When hypothermia can be a good thing

** Guest blog by Don Marentette, Red Cross Canada’s national manager of first aid programs. Don is currently in California attending the Emergency Cardiovascular Care Update conference. We asked him to share some updates on the conference on this blog. Here is his second entry.

One of the highlights for me during this week’s conference was the session on therapeutic hypothermia for a person suffering from a cardiac arrest. Yes you heard it correctly; hypothermia is a good thing for these people!

Coming from Canada, that is a foreign concept – to intentionally freeze someone. Well, that’s stretching it a bit, but all joking aside, we heard a great presentation from one of the leading clinicians using this technique, Dr. Ben Abella.

When hypothermia can be a good thing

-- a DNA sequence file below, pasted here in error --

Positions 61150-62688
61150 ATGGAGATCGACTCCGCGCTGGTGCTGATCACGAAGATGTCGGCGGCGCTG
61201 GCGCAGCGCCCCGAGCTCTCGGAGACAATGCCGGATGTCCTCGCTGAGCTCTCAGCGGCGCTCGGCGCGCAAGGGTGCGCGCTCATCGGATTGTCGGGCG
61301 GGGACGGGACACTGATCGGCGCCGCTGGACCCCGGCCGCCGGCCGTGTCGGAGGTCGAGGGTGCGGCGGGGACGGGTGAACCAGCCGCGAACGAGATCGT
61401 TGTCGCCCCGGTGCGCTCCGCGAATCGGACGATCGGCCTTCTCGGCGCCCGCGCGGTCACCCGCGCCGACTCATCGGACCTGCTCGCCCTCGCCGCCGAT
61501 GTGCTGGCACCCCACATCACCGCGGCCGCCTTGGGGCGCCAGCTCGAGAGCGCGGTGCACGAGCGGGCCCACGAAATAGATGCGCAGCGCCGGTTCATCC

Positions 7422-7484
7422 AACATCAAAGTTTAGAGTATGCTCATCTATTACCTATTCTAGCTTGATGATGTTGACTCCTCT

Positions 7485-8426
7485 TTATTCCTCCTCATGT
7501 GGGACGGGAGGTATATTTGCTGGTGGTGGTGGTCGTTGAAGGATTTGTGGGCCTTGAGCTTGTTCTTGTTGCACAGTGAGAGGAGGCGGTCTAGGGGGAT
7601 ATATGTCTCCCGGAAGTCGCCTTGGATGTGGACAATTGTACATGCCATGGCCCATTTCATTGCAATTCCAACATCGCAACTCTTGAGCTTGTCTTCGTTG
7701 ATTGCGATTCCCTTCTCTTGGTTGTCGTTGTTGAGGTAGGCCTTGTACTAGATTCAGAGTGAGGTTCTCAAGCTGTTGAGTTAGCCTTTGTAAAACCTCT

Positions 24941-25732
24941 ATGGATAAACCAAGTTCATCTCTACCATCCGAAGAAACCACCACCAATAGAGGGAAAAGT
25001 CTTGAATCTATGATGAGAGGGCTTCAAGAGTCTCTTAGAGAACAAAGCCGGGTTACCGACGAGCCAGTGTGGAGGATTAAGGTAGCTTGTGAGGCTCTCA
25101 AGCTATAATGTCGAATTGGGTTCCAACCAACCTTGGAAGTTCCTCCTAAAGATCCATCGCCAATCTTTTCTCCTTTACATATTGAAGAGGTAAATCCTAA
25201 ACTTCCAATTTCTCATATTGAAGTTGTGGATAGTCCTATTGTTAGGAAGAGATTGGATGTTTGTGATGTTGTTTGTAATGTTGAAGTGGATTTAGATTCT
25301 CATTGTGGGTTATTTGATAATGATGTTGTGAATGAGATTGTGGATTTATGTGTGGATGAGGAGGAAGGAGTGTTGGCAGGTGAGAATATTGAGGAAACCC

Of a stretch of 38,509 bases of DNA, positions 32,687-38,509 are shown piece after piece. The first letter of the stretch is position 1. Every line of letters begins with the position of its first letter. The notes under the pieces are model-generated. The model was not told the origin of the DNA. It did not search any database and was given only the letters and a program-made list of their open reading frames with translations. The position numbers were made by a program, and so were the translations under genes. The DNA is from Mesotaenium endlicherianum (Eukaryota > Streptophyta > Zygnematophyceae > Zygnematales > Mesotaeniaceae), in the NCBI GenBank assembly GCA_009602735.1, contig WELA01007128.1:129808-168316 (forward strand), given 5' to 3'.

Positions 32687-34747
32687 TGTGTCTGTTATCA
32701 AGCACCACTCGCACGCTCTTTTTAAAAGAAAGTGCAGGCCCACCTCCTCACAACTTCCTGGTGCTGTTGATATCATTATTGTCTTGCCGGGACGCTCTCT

CPR pioneer Dr. Knickerbocker with staff and volunteers at the ECCU conference

Often when someone receives bystander CPR, an AED is used and they are transported to the hospital. If we are lucky enough to bring them back there is a large risk of re-injury as the blood rushes back into the brain and areas of the damaged heart. This is called a reperfusion injury.

Research has shown that cooling a person’s body temperature down to 32-34 degrees Celsius for 12-24 hours dramatically increases survival rates. Not just survival, but survival with complete neurological brain function.

The day wrapped up with an absolutely beautiful Survivor Gala that brought together 50 survivors of cardiac arrest and their rescuers. We heard stories from all over North America, stories of rebirth, and stories of thanks. All survivors received a birth certificate signed by CPR founders, Doctors Jude and Knickerbocker.

I can tell you it was hard to find a dry eye in the house when 2.5-year-old Kinlee Ryne Keltner walked up to the stage and presented both Dr. Jude and Knickerbocker with a rose and thanked them. Kinlee suffered a cardiac arrest as a result of drowning in a backyard pool and was successfully resuscitated by her father on July 16, 2010. Just one part of today’s incredible celebration.

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